A Siem Reap bar owner labeled a “person of interest” in the disappearance of three siblings in South Australia has pleaded guilty in a separate case to 10 counts of sex abuse involving several children, court records show.
Anthony Munro, 71, the owner of the Station Wine Bar in Siem Reap City, returned to his home country in June after being contacted by the Australian Embassy regarding the charges, according to the bar’s acting manager, Keo Piseth.
“He realized that he had made mistakes,” Mr. Piseth said last month.
“He went because…his embassy contacted him,” he said, adding that Mr. Munro had lived in Cambodia for at least six years.
During a court hearing on August 4, requested by Mr. Munro, he confessed to sexually abusing multiple victims in South Australia’s Kangaroo Island, Rapid Bay and the Glenelg suburb between 1965 and 1983, records from the Adelaide Magistrates Court show.
Mr. Munro’s bail conditions were revised the same day to allow him to travel to the island state of Tasmania between August 21 and September 26 for unspecified purposes. His next hearing is scheduled for October 11.
Mr. Munro is also under investigation by South Australian police probing the 1966 abduction of Grant, Arnna and Jane Beaumont, aged 4 to 9, from a beach in Adelaide, according to Australian media. His alleged role in the case is unclear.
In 1992, Mr. Munro was convicted over a 1990 indecent assault case and sentenced to seven months in prison, the court records show. The age of the victim was not given.
South Australian police declined to provide details about that case, but suggested the victim was a minor. Due to “strict privacy principles in South Australia and legislation surrounding child sex offenders, this is not information police are able to provide,” they said in an email.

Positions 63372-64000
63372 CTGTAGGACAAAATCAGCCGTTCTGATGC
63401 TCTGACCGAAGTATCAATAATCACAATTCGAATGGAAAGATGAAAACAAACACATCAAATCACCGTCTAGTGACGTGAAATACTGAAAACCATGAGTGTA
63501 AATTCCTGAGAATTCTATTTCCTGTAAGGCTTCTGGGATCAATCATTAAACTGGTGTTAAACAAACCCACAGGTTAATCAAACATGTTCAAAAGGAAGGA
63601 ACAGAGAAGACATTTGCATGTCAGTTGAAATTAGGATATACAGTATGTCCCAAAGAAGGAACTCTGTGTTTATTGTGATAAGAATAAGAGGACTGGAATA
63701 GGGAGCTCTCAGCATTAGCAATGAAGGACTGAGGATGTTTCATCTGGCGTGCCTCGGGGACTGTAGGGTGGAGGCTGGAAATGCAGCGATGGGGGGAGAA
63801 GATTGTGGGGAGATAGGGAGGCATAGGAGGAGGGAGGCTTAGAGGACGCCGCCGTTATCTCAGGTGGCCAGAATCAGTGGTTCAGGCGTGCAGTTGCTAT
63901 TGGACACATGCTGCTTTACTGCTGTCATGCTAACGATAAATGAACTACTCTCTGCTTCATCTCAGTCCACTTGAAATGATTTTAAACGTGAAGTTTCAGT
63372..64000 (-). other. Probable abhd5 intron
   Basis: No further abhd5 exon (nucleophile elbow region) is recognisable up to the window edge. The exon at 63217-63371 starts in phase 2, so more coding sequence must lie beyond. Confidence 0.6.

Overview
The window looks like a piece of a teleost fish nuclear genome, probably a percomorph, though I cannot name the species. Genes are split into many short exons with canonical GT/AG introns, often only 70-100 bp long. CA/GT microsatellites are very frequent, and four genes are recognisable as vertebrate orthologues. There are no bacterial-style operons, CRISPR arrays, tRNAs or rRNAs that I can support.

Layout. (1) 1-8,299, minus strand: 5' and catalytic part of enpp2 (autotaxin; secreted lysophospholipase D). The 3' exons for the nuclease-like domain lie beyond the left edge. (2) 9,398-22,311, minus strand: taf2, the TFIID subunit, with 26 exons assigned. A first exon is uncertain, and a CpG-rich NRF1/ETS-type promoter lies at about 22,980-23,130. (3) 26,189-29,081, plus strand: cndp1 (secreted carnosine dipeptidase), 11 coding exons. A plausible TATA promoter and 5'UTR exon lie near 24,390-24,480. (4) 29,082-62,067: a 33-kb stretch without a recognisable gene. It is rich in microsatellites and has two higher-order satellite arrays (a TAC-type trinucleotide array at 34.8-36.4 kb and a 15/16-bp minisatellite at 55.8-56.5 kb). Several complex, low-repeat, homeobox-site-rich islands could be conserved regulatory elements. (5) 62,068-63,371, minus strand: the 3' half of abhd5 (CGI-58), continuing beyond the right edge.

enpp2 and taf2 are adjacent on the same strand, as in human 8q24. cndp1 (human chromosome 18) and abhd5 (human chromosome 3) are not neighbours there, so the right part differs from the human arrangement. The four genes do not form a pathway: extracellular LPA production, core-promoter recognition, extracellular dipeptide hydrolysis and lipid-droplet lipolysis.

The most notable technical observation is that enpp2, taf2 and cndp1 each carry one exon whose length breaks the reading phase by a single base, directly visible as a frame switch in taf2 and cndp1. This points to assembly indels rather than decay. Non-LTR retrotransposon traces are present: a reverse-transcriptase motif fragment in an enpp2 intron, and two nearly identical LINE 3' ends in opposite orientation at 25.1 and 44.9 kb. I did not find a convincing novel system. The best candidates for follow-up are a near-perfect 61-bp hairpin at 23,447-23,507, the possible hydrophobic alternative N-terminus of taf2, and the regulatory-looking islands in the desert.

In Siem Reap, Mr. Munro is under investigation by police and child protection group Action Pour Les Enfants for allegedly abusing at least two boys last year, according to the organization’s country country director, Samleang Seila, who says Mr. Munro also funded and volunteered at multiple orphanages in the province.
Since his return to Australia, the investigation has been moving slowly, Mr. Seila said on Thursday.
The police are still working on the case and “also monitoring the places where we suspect” he abused children, he said.
Duong Thavary, chief of the provincial police’s juvenile protection bureau, could not be reached for comment. She has previously claimed that she is unaware of the investigation.
According to Mr. Piseth, the bar’s manager, Mr. Munro’s support for various NGOs in Cambodia was an effort to clear his conscience following the crimes he committed in Australia.
“He told me on a few occasions… that he didn’t want to feel regret again and again,” he said. “That’s why he tried to clean himself to make himself better,” he said.
“He made mistakes 30 to 40 years ago,” he added.